Many years ago, I heard Harry Chapin, the celebrated folk singer, perform one of his signature songs, “Flowers are Red,” at a concert on the Fox Theater in Atlanta. The song tells the story of a young boy who draws pictures of flowers with many different colors. The teacher informs him that he is coloring the flowers incorrectly. He should paint them in hues of red and green “the way they always have been seen.” The teacher refuses to recognize that students learn differently and, in effect, stifles the child’s creativity. Years later, the student moves to a different town where his new teacher encourages creativity. Unfortunately, the student is still stuck with his previous teacher’s rigid mindset and can paint flowers only in red and green.
Like Stars on Earth, a film from India, recounts the story of eight-year-old Ishaan Awasthi, who is perceived by his teachers as lazy, mischievous, and intellectually weak. Ishaan is constantly day dreaming instead of paying attention in class. He even cuts school to wander about the city and observe people and phenomena that interest him.
When it becomes clear to his parents that Ishaan has no academic future at his current school, they send him to an expensive boarding school with hopes that the school will discipline him and make him into a solid student. Regrettably, the same problems that existed in his previous school follow him in his new environment, until a new teacher comes on the scene.
He is Ram Shankar Nibumbh, an art teacher possessing great joy and optimism. He sees the latent intelligence and creativity in Ishaan and works with him to overcome his learning problems. Nibumbh is patient and discovers that Ishaan’s main problem is dyslexia. Once that problem is defined, his parents and the other staff in the school begin to view Ishaan’s lackadaisical school persona differently. When Ishaan’s hidden talents are revealed, his destiny as a student changes. People then see him as a success, not a failure.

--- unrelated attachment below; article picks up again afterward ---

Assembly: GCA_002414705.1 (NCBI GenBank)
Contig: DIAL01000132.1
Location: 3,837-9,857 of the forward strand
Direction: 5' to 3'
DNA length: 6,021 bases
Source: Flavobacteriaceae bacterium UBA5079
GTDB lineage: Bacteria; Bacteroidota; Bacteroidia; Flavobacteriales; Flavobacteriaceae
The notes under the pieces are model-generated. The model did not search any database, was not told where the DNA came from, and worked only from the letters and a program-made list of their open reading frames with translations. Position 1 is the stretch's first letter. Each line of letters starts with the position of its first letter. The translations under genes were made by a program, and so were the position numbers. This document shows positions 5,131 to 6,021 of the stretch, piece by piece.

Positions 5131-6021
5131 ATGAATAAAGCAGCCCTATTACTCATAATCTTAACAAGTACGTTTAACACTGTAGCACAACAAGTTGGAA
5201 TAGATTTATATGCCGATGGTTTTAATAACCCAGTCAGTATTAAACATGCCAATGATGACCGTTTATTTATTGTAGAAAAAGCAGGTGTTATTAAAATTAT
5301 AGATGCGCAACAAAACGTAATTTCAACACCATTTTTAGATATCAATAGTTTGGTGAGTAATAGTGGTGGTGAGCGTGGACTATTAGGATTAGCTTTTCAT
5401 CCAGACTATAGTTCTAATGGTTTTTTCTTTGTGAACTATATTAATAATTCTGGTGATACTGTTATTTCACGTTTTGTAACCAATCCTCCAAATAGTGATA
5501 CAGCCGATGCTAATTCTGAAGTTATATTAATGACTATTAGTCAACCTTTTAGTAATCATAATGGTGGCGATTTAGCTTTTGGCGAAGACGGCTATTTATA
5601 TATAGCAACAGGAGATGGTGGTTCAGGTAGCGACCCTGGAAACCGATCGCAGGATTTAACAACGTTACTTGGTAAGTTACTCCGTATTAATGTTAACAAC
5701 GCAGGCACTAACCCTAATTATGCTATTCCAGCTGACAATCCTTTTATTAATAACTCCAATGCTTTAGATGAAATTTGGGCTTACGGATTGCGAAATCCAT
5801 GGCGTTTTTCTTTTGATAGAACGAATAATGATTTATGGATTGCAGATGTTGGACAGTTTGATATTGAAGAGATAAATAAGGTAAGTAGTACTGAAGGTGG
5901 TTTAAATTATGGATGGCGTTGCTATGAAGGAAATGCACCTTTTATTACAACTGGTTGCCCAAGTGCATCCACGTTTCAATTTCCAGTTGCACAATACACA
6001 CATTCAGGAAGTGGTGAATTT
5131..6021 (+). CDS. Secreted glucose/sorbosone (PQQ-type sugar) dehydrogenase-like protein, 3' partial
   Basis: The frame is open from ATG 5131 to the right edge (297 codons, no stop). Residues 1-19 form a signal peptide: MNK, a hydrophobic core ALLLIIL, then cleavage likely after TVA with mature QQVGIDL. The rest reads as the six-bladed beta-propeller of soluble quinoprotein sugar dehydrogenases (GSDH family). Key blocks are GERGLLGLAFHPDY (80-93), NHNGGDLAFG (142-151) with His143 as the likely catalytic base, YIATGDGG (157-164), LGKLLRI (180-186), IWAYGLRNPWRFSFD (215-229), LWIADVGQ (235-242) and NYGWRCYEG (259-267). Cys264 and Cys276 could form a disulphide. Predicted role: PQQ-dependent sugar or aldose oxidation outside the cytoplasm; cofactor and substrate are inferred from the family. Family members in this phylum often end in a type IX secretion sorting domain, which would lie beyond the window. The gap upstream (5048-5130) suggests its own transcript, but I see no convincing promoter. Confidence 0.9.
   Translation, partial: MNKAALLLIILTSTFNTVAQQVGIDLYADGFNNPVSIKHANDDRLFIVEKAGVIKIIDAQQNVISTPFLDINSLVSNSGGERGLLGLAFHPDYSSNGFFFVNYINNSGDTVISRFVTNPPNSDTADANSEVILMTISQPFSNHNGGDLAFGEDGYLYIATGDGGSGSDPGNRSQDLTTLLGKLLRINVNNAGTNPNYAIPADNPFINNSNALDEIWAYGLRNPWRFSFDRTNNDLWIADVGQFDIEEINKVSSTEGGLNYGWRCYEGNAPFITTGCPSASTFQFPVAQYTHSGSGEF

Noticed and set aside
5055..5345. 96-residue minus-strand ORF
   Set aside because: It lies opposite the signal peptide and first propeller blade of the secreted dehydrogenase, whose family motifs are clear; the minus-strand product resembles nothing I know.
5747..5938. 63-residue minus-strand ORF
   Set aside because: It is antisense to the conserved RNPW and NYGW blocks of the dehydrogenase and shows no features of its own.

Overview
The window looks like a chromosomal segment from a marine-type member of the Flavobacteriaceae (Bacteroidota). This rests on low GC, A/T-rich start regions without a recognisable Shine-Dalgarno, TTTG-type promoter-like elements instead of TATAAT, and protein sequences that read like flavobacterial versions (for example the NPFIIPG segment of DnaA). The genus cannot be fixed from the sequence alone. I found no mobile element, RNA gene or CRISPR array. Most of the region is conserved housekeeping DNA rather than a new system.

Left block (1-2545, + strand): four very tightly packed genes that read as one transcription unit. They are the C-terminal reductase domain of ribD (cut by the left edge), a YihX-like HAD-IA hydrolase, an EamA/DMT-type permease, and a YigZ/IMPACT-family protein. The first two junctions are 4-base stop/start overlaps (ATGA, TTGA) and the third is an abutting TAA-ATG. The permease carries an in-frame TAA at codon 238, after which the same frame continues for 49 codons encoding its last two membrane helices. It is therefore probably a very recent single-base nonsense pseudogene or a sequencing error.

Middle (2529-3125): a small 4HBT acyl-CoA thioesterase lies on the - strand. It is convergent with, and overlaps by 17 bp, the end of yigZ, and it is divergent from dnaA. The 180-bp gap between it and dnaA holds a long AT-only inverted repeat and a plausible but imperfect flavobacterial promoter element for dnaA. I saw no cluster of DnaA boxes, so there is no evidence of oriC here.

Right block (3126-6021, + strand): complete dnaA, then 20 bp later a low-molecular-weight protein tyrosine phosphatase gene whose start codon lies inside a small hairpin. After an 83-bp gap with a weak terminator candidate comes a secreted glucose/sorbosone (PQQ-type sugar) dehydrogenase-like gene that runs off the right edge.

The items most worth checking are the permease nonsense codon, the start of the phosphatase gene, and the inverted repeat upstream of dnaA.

Tali Davis, a Jewish educator and mother of a dyslexic child, shares her parental frustration in coping with a child who presents unique educational challenges. She observes: “School is a nightmare for my boy. And it goes something like this –‘Please read out loud from the top of page 42.’ The teacher points to him. His body begins to shake, he feels his head tighten as he tries to focus his eyes on the words at the top of page 42. Minutes pass. The teacher wants to give him a chance. She really means well. The other kids begin to rustle their papers. Now, she can’t wait for him. My son can’t read or understand the instructions, so he stares out the window. The he gets bored and scribbles all over his textbook. The teacher, noticing his graffitied book, sends my son out of the classroom for failing to follow instructions and for damaging his book. My son sits out for fifteen minutes and misses half the science lesson. When he returns, he’s lost so he begins to make paper airplanes. During English, he throws the airplanes at the white board but one accidently hits the teacher in the nose. The whole class laughs. And by the end of the day, my son is in the principal’s office for detention.”
Thankfully, Davis found professional help and then her son’s behavior began to improve. The critical moment of change was when she began viewing her child differently, not by the same standards that she used when relating to her other children. She sensed that for her dyslexic child, success in life would be defined differently. He would still make a positive impact on the world, but in his own special way. The key for her was developing patience and a positive outlook for the future. The Bible tells us that everyone is created in the image of God. Just as God is unique, so is man, and the uniqueness of every child has to be both respected and nurtured.